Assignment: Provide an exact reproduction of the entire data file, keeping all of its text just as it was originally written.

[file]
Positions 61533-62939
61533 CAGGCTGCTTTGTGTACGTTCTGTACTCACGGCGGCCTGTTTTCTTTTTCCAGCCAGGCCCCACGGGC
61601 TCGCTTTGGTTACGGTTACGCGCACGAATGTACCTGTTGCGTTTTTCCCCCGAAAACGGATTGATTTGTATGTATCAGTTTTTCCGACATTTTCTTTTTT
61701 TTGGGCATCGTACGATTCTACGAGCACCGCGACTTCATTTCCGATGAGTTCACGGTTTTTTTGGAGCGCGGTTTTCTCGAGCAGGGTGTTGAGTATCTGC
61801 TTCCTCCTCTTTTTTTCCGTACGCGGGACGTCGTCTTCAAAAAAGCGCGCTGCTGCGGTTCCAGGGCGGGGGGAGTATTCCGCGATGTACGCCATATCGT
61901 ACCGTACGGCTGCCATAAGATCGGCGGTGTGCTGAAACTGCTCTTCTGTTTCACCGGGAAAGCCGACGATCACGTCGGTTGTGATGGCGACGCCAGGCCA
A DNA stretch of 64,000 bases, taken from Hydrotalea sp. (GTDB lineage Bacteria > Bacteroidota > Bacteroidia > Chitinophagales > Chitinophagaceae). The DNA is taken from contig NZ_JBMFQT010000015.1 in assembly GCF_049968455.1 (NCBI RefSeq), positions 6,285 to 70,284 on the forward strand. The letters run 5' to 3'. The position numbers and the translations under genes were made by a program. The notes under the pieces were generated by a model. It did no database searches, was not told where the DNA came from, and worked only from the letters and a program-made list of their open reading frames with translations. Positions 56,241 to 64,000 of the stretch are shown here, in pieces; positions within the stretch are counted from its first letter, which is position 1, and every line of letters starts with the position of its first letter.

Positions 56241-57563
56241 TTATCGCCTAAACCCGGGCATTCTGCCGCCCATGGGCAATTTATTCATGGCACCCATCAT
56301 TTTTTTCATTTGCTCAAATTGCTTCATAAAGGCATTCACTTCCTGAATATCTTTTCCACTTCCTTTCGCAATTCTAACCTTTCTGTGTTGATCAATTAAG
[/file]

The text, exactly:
Positions 61533-62939
61533 CAGGCTGCTTTGTGTACGTTCTGTACTCACGGCGGCCTGTTTTCTTTTTCCAGCCAGGCCCCACGGGC
61601 TCGCTTTGGTTACGGTTACGCGCACGAATGTACCTGTTGCGTTTTTCCCCCGAAAACGGATTGATTTGTATGTATCAGTTTTTCCGACATTTTCTTTTTT
61701 TTGGGCATCGTACGATTCTACGAGCACCGCGACTTCATTTCCGATGAGTTCACGGTTTTTTTGGAGCGCGGTTTTCTCGAGCAGGGTGTTGAGTATCTGC
61801 TTCCTCCTCTTTTTTTCCGTACGCGGGACGTCGTCTTCAAAAAAGCGCGCTGCTGCGGTTCCAGGGCGGGGGGAGTATTCCGCGATGTACGCCATATCGT
61901 ACCGTACGGCTGCCATAAGATCGGCGGTGTGCTGAAACTGCTCTTCTGTTTCACCGGGAAAGCCGACGATCACGTCGGTTGTGATGGCGACGCCAGGCCA
A DNA stretch of 64,000 bases, taken from Hydrotalea sp. (GTDB lineage Bacteria > Bacteroidota > Bacteroidia > Chitinophagales > Chitinophagaceae). The DNA is taken from contig NZ_JBMFQT010000015.1 in assembly GCF_049968455.1 (NCBI RefSeq), positions 6,285 to 70,284 on the forward strand. The letters run 5' to 3'. The position numbers and the translations under genes were made by a program. The notes under the pieces were generated by a model. It did no database searches, was not told where the DNA came from, and worked only from the letters and a program-made list of their open reading frames with translations. Positions 56,241 to 64,000 of the stretch are shown here, in pieces; positions within the stretch are counted from its first letter, which is position 1, and every line of letters starts with the position of its first letter.

Positions 56241-57563
56241 TTATCGCCTAAACCCGGGCATTCTGCCGCCCATGGGCAATTTATTCATGGCACCCATCAT
56301 TTTTTTCATTTGCTCAAATTGCTTCATAAAGGCATTCACTTCCTGAATATCTTTTCCACTTCCTTTCGCAATTCTAACCTTTCTGTGTTGATCAATTAAG